By Laura Lee Rose, author of TimePeace: Making peace with time
This is Laura Lee Rose, a business and life coach that specializes in professional development, time management, project management and work-life balance strategies. In my GoTo Academy: Soft Skill Tools for the GoTo Professional continuous online coaching series, I go into office etiquette on various real-world IT topics in detail.
If you are interested in more training in these areas, please sign-up for the continuing online coaching series.
As a Business Process Consultant and Efficiency Coach, I am a subject matter expert in the field of Process Improvement. I work closely with the client to analyze both operational processes and financial metrics to assess project opportunities that positively impact the financial performance of the client business. In that role, I see a few misconceptions in how to make office changes (or any change for that matter). The most prevalent false premise is to “start where you are and take small steps”. That may be the resulting action – but I don’t recommend we start there.
3 Top Office Changers are:
1) Clearly articulate where you want to be, do and have.
2) Educate or review the explicit and specific foundation pieces required to get there (i.e., business plan, resources, staff, funds,etc)
3) Evaluate where you currently are against those specific foundation pieces.
My recommendation is to practice forgetting how you got where you are today. Many of those processes and procedures definitely assisted you to this point. But now you are going to a different place. Therefore, you need a different map. You may find that many of your current procedures are still valid. But that is not the goal. So, forget those old procedures for the time being. Focus on putting in place the ‘right procedures’ for your new goals and destination.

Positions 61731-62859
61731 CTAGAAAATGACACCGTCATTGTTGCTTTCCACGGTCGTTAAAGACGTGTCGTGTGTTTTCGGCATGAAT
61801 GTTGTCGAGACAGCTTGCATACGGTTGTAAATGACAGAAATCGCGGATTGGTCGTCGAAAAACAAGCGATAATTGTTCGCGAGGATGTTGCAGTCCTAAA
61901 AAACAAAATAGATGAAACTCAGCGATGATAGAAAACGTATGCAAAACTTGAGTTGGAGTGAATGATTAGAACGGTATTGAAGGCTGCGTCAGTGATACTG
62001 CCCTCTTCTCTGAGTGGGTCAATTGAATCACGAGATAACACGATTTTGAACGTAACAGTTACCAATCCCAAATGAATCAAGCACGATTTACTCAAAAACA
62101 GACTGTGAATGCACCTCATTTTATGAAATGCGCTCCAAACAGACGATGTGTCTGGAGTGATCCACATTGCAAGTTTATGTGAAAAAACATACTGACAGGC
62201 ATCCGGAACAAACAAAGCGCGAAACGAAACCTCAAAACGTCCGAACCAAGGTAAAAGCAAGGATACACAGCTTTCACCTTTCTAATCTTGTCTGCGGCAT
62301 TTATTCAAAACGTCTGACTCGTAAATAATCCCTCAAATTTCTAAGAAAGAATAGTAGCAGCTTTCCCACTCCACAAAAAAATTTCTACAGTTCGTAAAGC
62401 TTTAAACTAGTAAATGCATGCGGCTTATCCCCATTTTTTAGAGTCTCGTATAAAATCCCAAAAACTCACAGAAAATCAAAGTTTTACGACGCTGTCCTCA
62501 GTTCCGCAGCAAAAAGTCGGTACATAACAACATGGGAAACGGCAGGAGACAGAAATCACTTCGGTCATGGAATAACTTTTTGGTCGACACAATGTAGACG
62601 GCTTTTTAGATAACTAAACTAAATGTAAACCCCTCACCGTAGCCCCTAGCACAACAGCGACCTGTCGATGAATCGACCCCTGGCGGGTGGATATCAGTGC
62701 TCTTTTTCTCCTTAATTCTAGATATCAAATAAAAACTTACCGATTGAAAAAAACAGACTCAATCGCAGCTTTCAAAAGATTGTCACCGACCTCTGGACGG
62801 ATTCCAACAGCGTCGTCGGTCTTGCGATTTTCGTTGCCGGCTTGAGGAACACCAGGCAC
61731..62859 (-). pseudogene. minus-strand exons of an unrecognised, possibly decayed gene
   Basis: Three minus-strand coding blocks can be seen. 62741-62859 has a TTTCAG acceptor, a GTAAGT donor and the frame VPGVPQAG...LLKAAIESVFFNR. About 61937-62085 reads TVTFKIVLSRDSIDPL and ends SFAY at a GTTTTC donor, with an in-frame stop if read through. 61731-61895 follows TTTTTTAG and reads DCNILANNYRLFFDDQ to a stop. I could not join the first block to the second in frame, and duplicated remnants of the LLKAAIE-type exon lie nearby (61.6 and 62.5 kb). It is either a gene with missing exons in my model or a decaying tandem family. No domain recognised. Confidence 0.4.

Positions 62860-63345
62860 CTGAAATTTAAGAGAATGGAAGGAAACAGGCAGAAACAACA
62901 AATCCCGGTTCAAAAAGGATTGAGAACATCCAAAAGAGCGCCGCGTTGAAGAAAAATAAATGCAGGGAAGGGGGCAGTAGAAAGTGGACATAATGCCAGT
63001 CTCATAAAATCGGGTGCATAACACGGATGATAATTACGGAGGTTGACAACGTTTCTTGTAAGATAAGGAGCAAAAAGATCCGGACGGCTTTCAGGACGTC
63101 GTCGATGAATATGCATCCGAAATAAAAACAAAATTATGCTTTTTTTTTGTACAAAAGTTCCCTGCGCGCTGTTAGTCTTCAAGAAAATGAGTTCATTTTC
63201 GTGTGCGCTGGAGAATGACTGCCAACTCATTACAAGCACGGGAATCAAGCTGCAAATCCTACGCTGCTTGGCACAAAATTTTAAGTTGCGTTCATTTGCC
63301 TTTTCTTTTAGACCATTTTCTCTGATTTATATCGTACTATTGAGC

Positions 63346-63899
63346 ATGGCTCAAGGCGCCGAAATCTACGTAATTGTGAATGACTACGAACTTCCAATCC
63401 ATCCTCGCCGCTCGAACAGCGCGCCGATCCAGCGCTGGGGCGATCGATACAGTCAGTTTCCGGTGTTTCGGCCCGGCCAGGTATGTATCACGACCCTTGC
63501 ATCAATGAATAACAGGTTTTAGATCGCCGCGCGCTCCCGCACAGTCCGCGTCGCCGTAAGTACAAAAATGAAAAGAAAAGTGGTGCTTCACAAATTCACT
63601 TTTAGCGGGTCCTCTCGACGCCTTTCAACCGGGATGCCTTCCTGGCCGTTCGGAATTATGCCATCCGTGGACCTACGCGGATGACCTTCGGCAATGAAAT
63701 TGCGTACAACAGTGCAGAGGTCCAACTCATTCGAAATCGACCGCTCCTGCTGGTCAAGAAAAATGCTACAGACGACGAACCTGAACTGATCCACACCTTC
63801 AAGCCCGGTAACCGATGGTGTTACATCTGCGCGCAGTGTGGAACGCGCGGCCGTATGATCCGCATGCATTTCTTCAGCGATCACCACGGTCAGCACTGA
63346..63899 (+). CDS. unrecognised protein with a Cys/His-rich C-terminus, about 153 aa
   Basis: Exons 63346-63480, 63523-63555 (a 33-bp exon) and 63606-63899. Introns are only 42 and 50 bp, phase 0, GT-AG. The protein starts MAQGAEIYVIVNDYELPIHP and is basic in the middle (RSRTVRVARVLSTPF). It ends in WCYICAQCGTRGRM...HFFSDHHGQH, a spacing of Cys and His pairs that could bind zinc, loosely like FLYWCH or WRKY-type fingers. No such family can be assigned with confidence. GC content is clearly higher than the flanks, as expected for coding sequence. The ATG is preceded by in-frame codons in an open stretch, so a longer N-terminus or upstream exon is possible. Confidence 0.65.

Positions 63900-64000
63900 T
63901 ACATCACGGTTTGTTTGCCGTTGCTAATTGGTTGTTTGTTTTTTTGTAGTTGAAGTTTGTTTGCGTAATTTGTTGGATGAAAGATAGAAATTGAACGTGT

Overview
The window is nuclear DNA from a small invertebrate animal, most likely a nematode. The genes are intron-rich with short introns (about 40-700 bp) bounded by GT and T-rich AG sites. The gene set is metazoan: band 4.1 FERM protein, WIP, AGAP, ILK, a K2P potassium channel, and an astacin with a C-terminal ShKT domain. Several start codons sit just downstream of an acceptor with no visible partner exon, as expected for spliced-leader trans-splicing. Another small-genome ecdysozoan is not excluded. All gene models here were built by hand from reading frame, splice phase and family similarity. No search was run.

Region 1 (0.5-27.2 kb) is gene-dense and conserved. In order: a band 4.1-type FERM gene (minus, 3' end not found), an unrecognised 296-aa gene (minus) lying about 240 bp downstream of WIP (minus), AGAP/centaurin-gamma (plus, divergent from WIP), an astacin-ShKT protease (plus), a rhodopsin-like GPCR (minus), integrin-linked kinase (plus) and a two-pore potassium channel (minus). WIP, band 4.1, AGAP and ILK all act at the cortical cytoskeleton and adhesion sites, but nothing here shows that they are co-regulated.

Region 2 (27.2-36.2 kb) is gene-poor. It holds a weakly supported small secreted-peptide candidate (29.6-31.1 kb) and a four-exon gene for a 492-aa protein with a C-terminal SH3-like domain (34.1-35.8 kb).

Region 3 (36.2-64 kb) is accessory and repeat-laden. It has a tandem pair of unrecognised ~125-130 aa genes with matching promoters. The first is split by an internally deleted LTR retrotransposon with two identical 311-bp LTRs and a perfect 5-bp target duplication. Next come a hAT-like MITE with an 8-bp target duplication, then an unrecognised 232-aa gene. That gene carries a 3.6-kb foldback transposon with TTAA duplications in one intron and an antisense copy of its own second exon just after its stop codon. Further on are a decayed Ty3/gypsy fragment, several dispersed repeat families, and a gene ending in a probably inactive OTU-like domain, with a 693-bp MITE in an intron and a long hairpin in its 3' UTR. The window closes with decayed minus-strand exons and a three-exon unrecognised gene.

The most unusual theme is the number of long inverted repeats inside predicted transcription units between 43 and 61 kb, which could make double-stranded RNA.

Conclusion: Consider your GPS. When you have a new destination or goal, your GPS doesn’t try to force you to travel the same path as you did last week or last month. Your past paths have no relevancy to your current GPS navigations. Your GPS starts from scratch every time. Depending upon the gap between where you currently are and your new destination, there may be some roads and routes in common. But that’s not the GPS’s focus. It’s just a consequence of time and space – not the goal. Your Business Practices should be treated like that.
The weekly newsletter contains tips on:
1) Time management
2) Career maintenance
3) Business networking
4) Work life balance strategies
If you haven’t taken advantage of your introductory time management coaching session, please contact [email protected]